When we say toxin-free, below are the ingredients we exclude:
No - List:
- Why are they in cosmetics? -- They are primarily used to extend the shelf life of the products
- How do they look? -- Commonly appear as Ethylparaben, Butylparaben, Methylparaben, Propylparaben, IsoButylParaben
- Why should I avoid them? -- They are flagged for Immunotoxicity, developmental and reproductive toxicity
- Sulphates - SLS only
- Why are they in cosmetics? -- They are present to help lather
- How do they look? - Full form - Sodium Laureth Sulfate, abbreviated to SLS
- Why should I avoid them? - It is not rated as specifically toxic but they are unnecessarily harsh on the skin and strip it of its natural oils. This leads to drier skin that ages faster and loses elasticity. Also, using shampoos with SLS messes with its natural pH and losing the oils on your scalp means dry, itchy scalps and most importantly - hair loss.
- Why are they in cosmetics? -- They are used as a plasticizer i.e. to control the softening of a product - it is used to make hair stand in hair spray, for nail polishes to not crack and are also used in fragrances, lotions, deodorant, shampoo, body wash and even baby products.
- How do they look? -- The only Pthalate still widely in use is DEP which is DiEthyl Pthalate.
- Why should I avoid them? -- DEP is flagged for reproductive and developmental toxicity. Plenty of mainstream brands are still using it.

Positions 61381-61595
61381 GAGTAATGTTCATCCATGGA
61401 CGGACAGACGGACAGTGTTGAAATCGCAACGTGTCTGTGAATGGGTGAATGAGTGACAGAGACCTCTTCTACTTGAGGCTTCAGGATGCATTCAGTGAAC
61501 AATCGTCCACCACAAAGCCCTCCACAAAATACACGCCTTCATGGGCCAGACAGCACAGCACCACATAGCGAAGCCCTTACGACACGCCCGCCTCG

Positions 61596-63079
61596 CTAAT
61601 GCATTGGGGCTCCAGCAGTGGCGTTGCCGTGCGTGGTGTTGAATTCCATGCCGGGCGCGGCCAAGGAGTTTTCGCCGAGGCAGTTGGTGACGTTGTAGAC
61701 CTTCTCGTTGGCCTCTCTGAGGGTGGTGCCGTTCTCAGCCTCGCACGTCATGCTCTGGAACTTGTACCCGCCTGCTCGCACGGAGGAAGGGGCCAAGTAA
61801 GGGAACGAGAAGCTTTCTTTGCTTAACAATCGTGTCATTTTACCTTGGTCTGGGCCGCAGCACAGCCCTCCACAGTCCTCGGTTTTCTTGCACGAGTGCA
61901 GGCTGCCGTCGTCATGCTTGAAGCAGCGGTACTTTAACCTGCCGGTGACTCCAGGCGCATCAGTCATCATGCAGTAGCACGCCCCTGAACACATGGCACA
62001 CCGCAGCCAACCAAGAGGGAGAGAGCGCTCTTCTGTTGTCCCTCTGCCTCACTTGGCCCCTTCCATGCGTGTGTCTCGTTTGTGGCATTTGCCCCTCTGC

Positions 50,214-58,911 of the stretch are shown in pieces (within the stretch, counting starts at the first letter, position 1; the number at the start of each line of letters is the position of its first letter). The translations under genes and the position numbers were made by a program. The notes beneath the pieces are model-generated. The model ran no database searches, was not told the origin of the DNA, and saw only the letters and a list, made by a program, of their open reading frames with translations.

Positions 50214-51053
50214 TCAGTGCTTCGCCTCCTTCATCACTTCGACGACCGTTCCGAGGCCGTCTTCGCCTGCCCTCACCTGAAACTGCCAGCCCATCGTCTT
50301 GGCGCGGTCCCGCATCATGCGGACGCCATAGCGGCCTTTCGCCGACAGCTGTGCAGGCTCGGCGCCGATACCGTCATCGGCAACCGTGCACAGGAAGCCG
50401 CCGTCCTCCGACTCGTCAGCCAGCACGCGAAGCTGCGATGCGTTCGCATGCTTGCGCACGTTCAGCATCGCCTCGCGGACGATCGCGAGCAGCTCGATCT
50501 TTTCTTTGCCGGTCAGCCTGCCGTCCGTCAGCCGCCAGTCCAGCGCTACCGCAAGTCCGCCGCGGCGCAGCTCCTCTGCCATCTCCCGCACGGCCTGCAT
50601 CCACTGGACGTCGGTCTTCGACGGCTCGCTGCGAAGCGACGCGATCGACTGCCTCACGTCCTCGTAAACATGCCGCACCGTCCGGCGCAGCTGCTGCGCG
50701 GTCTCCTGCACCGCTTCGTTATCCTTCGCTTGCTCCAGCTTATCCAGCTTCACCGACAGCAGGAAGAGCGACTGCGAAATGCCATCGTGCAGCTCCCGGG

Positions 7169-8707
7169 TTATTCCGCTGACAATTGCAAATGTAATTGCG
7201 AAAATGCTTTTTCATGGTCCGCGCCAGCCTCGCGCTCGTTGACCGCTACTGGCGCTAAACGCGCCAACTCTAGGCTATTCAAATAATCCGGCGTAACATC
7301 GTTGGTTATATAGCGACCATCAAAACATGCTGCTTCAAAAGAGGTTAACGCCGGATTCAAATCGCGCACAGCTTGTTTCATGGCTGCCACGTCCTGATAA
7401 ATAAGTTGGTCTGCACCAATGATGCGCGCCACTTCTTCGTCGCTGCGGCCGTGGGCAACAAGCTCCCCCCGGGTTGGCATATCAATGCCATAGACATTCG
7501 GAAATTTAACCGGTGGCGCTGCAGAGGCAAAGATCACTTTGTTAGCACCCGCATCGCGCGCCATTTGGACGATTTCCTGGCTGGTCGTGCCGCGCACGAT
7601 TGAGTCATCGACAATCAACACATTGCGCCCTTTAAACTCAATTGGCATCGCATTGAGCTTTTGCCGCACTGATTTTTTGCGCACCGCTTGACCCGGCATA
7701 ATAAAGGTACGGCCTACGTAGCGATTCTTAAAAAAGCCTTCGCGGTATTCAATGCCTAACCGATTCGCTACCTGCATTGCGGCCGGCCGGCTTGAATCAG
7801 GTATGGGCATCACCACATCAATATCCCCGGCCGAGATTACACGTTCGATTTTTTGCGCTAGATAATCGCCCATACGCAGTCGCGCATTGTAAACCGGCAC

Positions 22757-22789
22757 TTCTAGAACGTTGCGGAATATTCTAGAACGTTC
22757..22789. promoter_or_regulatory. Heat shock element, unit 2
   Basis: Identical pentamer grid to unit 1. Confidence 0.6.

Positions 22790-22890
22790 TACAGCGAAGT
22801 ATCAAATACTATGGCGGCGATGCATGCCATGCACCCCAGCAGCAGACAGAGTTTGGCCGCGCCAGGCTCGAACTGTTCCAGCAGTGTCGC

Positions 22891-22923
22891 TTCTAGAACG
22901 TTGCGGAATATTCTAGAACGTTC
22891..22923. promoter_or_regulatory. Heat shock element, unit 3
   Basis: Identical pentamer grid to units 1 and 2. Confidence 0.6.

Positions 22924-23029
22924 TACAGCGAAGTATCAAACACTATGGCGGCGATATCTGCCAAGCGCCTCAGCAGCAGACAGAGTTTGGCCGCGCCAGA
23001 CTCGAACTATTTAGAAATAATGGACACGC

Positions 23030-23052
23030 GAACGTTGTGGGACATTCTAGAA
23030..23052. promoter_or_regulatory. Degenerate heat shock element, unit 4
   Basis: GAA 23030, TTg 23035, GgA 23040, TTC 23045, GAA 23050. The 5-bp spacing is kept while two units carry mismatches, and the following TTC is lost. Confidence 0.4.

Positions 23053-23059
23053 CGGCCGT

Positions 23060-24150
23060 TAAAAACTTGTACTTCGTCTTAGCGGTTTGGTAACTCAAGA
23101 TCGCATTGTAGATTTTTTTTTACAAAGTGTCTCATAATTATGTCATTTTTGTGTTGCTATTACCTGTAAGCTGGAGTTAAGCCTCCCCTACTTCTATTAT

- Why are they in cosmetics? -- Aluminium is primarily found in deodorants. It functions as an anti-perspirant by blocking your sweat ducts and also reduces bacterial growth. It is also found in make-up formulation but in harmless concentrations.
- How do they look? -- Disclosed as aluminium compounds like Aluminium chloride, aluminium chlorohydrate, and aluminium-zirconium compounds, most notably aluminium zirconium tetrachlorohydrex gly and aluminium zirconium trichlorohydrex gly
- Why should I avoid them? -- There’s plenty of information and misinformation about the dangers of aluminium. A lot of mainstream studies have found and not found links to cancer. Since the list of potential carcinogens is long and highly debated, we take the stand to avoid this one. Studies have linked the compounds used to breast cancer. We are doing ourselves a favor by choosing options that minimize that risk.
- Why is it in cosmetics? -- It is used as a bleaching agent in fairness creams
- How does it look? -- Hydroquinone or tocopheryl acetate
- Why should I avoid it? -- It is found to be carcinogenic and is a human skin toxicant and allergen
- Chemical Sunscreens
- What is a chemical sunscreen? -- Chemical sunscreens absorb the sun’s rays instead of acting as a physical barrier (which is what non chemical sunscreens do). They also don’t leave a white residue on the skin and are absorbed easily
- What do they usually contain? -- They contain oxybenzone, octinoxate, homosalate and octocrylene - watch out for these names on the label